A useful collection of bracing thoughts and sinuous sentences.

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TO SHOW AND TO TELL

THE CRAFT OF LITERARY NONFICTION

One of the Earls of Essay returns with a collection that illustrates both his knowledge of the genre and his considerable skill in practicing it.

Some of these pieces have appeared earlier, and they range in nature from struggles to define the genre, to pedagogical strategies he’s tried (and recommends), to reviews of the essays of other writers—living (Ben Yagoda, whose chin is the target for some Lopate left hooks) and not (Lamb, Hazlitt, James Baldwin). Lopate (Graduate Nonfiction/Columbia Univ.; At the End of the Day: Selected Poems and an Introductory Essay, 2010, etc.) is both at ease and ill at ease with the definitions of “creative nonfiction,” “memoir” and “lyric essay,” and he continually revisits his discomfort. He confesses that he’s neither a philosopher nor a professional rhetorician, so he sometimes has difficulty articulating precisely what he means. Most readers will disagree. Lopate also repeatedly uses moments from his own classroom to illuminate his points, mentioning struggles that students have finding a “voice,” defining the “I” they will use, figuring out how to organize and how to end a personal essay. He urges all to ignite the curiosity and follow its flames. In the piece “The Essay: Exploration or Argument?” he somewhat softens his earlier view that the personal essay contains no argument. We learn that he’s kept a journal since age 17 and that he recognizes, though grates, at the lower status nonfiction inhabits in academe. He takes a little poke at Facebook (though he fears no real evil from it) and expresses great admiration for Emerson and Baldwin, “the most important American essayist since the end of World War II.”

A useful collection of bracing thoughts and sinuous sentences.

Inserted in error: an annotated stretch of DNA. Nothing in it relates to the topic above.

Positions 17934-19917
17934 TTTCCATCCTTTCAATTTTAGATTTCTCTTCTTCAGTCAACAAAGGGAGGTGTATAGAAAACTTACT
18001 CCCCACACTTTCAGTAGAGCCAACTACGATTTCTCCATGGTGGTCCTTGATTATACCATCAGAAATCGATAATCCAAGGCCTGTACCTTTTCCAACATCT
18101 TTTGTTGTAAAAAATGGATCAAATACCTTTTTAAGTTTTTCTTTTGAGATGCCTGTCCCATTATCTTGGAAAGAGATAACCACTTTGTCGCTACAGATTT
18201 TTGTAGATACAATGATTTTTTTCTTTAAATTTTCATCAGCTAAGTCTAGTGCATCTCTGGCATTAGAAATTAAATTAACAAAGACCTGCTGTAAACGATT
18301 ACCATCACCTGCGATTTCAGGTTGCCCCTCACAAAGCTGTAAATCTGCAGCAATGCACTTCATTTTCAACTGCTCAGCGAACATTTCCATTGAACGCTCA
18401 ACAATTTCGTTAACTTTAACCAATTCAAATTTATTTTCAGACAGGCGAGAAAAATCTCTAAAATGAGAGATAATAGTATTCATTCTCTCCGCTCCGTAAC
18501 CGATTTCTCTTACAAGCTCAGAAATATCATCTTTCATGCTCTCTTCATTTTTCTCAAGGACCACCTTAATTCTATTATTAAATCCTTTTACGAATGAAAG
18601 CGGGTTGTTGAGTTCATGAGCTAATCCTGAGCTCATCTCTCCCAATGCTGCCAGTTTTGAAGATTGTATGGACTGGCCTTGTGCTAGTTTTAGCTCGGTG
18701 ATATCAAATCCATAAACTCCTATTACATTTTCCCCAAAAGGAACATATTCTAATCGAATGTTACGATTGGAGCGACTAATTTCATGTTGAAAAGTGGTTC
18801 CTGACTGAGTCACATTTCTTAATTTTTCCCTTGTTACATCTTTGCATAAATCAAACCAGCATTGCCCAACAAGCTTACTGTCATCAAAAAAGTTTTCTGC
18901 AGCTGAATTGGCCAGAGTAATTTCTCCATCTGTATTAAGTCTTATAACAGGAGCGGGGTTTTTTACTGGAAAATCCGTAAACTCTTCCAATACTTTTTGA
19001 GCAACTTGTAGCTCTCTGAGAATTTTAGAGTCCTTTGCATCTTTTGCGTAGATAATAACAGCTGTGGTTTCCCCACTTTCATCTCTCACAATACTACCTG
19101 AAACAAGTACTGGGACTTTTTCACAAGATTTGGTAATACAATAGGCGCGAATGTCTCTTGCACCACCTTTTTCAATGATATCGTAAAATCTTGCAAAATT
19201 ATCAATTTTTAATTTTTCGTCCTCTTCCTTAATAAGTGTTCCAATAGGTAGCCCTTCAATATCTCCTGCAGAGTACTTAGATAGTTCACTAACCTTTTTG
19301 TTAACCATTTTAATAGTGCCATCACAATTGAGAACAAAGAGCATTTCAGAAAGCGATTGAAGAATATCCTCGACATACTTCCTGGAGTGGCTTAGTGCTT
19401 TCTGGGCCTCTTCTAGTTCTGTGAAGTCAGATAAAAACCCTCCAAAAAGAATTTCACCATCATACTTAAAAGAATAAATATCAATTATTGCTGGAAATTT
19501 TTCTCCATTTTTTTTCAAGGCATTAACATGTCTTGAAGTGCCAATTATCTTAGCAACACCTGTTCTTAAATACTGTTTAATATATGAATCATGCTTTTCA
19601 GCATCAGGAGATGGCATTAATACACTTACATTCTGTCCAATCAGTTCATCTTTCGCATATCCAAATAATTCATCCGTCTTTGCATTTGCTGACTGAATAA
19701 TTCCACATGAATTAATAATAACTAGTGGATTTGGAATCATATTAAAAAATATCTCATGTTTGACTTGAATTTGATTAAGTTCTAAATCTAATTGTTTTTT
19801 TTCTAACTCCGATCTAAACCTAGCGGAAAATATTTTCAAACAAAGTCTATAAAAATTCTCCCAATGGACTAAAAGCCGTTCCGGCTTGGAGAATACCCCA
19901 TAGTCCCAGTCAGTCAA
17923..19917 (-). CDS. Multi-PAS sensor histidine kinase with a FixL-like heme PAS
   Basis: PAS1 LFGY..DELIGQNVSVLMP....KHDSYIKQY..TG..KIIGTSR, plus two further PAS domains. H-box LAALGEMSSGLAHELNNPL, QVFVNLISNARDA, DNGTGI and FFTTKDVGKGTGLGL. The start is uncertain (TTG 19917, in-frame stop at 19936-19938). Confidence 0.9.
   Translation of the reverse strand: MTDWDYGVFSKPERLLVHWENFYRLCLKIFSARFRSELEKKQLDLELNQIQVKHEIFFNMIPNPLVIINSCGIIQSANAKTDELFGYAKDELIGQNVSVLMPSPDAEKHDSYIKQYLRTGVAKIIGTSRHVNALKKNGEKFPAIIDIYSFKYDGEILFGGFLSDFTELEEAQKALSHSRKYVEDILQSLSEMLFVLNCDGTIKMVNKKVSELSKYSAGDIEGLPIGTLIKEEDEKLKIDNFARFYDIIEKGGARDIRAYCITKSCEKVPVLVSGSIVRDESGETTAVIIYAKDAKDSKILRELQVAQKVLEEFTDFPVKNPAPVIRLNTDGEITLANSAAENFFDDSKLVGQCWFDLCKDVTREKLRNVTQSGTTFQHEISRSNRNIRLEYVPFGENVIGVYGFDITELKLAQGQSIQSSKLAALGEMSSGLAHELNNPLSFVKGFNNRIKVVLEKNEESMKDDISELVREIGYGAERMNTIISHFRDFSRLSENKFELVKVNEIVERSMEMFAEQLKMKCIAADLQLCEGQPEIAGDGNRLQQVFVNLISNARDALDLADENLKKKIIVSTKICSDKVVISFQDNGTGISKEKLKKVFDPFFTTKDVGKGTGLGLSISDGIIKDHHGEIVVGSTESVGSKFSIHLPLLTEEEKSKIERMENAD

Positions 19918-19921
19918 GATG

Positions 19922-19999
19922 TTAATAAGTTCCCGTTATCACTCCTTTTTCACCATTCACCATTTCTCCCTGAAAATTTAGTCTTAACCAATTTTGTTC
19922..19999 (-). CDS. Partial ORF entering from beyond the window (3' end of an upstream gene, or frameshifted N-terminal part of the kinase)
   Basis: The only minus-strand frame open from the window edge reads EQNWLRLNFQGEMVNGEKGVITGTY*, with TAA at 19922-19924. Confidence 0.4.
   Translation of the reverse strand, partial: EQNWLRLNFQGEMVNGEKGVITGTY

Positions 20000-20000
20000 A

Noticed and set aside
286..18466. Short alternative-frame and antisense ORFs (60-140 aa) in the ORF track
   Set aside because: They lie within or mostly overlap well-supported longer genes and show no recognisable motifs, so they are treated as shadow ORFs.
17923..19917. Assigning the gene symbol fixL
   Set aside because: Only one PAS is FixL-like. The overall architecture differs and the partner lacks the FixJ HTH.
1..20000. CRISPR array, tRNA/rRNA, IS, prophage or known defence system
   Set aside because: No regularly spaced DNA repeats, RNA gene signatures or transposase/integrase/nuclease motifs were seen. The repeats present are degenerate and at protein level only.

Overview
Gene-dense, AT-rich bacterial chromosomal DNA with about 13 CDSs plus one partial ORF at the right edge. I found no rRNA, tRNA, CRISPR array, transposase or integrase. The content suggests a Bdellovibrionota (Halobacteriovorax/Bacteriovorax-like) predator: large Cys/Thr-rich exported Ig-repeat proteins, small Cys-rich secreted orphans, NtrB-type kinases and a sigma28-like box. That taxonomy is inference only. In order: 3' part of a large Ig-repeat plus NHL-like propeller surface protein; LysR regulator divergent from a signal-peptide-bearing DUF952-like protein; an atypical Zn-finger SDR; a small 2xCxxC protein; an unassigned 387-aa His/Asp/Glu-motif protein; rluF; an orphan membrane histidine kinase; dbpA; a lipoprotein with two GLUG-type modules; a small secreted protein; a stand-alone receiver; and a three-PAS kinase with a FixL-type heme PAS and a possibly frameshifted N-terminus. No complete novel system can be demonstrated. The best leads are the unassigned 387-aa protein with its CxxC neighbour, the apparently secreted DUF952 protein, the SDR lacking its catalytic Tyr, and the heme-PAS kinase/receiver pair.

Pub Date: Feb. 12, 2012

ISBN: 978-1-4516-9632-5

Page Count: 240

Publisher: Free Press

Review Posted Online: Oct. 23, 2012

Kirkus Reviews Issue: Nov. 15, 2012

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Stricter than, say, Bergen Evans or W3 ("disinterested" means impartial — period), Strunk is in the last analysis...

THE ELEMENTS OF STYLE

50TH ANNIVERSARY EDITION

Privately published by Strunk of Cornell in 1918 and revised by his student E. B. White in 1959, that "little book" is back again with more White updatings.

Stricter than, say, Bergen Evans or W3 ("disinterested" means impartial — period), Strunk is in the last analysis (whoops — "A bankrupt expression") a unique guide (which means "without like or equal").

Pub Date: May 15, 1972

ISBN: 0205632645

Page Count: 105

Publisher: Macmillan

Review Posted Online: Oct. 28, 2011

Kirkus Reviews Issue: May 1, 1972

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Analyzing his craft, a careful craftsman urges with Thoreauvian conviction that writers should simplify, simplify, simplify.

SEVERAL SHORT SENTENCES ABOUT WRITING

New York Times columnist and editorial board member delivers a slim book for aspiring writers, offering saws and sense, wisdom and waggery, biases and biting sarcasm.

Klinkenborg (Timothy; or, Notes of an Abject Reptile, 2006), who’s taught for decades, endeavors to keep things simple in his prose, and he urges other writers to do the same. (Note: He despises abuses of the word as, as he continually reminds readers.) In the early sections, the author ignores traditional paragraphing so that the text resembles a long free-verse poem. He urges readers to use short, clear sentences and to make sure each one is healthy before moving on; notes that it’s acceptable to start sentences with and and but; sees benefits in diagramming sentences; stresses that all writing is revision; periodically blasts the formulaic writing that many (most?) students learn in school; argues that knowing where you’re headed before you begin might be good for a vacation, but not for a piece of writing; and believes that writers must trust readers more, and trust themselves. Most of Klinkenborg’s advice is neither radical nor especially profound (“Turn to the poets. / Learn from them”), and the text suffers from a corrosive fallacy: that if his strategies work for him they will work for all. The final fifth of the text includes some passages from writers he admires (McPhee, Oates, Cheever) and some of his students’ awkward sentences, which he treats analytically but sometimes with a surprising sarcasm that veers near meanness. He includes examples of students’ dangling modifiers, malapropisms, errors of pronoun agreement, wordiness and other mistakes.

Analyzing his craft, a careful craftsman urges with Thoreauvian conviction that writers should simplify, simplify, simplify.

Pub Date: Aug. 7, 2012

ISBN: 978-0-307-26634-7

Page Count: 224

Publisher: Knopf

Review Posted Online: May 14, 2012

Kirkus Reviews Issue: June 15, 2012

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